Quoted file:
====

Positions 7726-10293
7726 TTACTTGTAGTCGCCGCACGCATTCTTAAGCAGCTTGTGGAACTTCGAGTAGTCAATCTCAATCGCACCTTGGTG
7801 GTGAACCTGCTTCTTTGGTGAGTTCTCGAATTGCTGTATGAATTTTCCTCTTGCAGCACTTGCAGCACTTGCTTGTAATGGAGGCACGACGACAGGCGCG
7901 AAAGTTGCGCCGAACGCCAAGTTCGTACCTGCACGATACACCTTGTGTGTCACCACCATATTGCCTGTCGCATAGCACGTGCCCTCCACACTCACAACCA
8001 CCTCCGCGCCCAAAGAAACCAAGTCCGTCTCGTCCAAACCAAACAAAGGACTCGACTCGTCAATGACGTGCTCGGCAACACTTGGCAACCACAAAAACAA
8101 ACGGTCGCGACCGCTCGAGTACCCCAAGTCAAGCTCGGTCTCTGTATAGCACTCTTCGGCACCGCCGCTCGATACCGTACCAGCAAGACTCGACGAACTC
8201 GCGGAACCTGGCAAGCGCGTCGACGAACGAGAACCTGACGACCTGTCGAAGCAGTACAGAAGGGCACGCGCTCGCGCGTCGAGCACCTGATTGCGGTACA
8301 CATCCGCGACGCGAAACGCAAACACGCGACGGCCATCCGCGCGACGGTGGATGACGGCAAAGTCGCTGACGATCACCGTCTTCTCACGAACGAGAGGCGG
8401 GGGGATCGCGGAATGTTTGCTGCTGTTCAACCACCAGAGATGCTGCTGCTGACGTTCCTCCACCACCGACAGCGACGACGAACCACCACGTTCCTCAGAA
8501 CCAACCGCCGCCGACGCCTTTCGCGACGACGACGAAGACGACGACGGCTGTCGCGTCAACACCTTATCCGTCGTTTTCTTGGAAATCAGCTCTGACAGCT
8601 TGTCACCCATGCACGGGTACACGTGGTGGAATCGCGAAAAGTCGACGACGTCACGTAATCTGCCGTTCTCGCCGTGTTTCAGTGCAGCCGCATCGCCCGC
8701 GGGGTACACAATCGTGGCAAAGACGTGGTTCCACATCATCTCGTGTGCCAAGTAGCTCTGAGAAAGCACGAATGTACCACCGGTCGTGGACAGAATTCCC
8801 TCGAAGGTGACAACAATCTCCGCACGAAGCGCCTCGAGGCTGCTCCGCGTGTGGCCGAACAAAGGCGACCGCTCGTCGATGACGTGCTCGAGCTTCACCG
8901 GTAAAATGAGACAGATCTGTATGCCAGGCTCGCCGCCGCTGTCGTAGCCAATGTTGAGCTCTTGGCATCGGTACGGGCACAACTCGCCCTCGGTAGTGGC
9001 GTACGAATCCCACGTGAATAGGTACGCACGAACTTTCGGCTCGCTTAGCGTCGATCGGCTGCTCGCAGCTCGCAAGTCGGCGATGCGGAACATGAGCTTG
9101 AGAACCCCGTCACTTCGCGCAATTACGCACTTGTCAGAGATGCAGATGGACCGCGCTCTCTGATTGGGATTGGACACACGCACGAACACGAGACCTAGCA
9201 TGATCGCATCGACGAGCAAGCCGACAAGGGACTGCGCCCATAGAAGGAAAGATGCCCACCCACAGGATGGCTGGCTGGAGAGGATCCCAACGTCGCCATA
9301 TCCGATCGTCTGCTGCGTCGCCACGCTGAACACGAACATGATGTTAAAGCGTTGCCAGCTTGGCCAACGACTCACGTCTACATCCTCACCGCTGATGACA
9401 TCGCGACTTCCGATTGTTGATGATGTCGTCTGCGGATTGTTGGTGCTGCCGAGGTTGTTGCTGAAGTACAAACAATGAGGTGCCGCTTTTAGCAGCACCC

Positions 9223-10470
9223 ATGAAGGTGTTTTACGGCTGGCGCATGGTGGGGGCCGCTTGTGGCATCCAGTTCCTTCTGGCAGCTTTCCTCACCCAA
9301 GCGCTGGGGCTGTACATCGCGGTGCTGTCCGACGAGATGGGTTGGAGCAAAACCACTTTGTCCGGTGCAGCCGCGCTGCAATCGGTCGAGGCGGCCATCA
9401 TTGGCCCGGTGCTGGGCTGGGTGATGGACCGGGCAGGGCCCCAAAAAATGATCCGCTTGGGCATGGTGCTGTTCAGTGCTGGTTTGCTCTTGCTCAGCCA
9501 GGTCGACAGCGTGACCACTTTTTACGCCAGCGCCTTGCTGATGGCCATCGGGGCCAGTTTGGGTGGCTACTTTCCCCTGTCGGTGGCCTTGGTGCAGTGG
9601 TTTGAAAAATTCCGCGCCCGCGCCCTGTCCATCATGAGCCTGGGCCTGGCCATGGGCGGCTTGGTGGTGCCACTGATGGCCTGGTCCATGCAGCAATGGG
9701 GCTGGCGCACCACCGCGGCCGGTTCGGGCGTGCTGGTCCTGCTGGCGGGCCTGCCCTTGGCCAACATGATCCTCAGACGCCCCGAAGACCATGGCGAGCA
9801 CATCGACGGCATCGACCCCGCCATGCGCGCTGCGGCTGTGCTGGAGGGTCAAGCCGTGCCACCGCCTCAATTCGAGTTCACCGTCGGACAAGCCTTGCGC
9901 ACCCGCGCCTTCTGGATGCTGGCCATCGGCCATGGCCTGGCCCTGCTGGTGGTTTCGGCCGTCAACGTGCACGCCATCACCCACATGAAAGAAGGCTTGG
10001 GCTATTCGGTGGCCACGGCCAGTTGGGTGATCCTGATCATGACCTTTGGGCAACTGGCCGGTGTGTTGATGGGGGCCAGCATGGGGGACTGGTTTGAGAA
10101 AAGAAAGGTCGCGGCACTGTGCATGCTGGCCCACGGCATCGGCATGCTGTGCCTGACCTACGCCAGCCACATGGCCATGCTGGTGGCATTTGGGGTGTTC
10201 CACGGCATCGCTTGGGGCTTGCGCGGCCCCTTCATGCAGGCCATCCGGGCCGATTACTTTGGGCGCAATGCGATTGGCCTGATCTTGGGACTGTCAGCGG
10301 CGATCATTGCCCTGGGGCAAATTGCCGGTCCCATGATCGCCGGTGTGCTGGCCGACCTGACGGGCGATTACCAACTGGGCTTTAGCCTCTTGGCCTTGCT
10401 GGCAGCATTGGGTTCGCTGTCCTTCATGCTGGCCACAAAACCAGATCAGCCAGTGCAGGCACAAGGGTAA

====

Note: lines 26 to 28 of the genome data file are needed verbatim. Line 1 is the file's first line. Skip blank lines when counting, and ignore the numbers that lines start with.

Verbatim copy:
9701 GCTGGCGCACCACCGCGGCCGGTTCGGGCGTGCTGGTCCTGCTGGCGGGCCTGCCCTTGGCCAACATGATCCTCAGACGCCCCGAAGACCATGGCGAGCA
9801 CATCGACGGCATCGACCCCGCCATGCGCGCTGCGGCTGTGCTGGAGGGTCAAGCCGTGCCACCGCCTCAATTCGAGTTCACCGTCGGACAAGCCTTGCGC
9901 ACCCGCGCCTTCTGGATGCTGGCCATCGGCCATGGCCTGGCCCTGCTGGTGGTTTCGGCCGTCAACGTGCACGCCATCACCCACATGAAAGAAGGCTTGG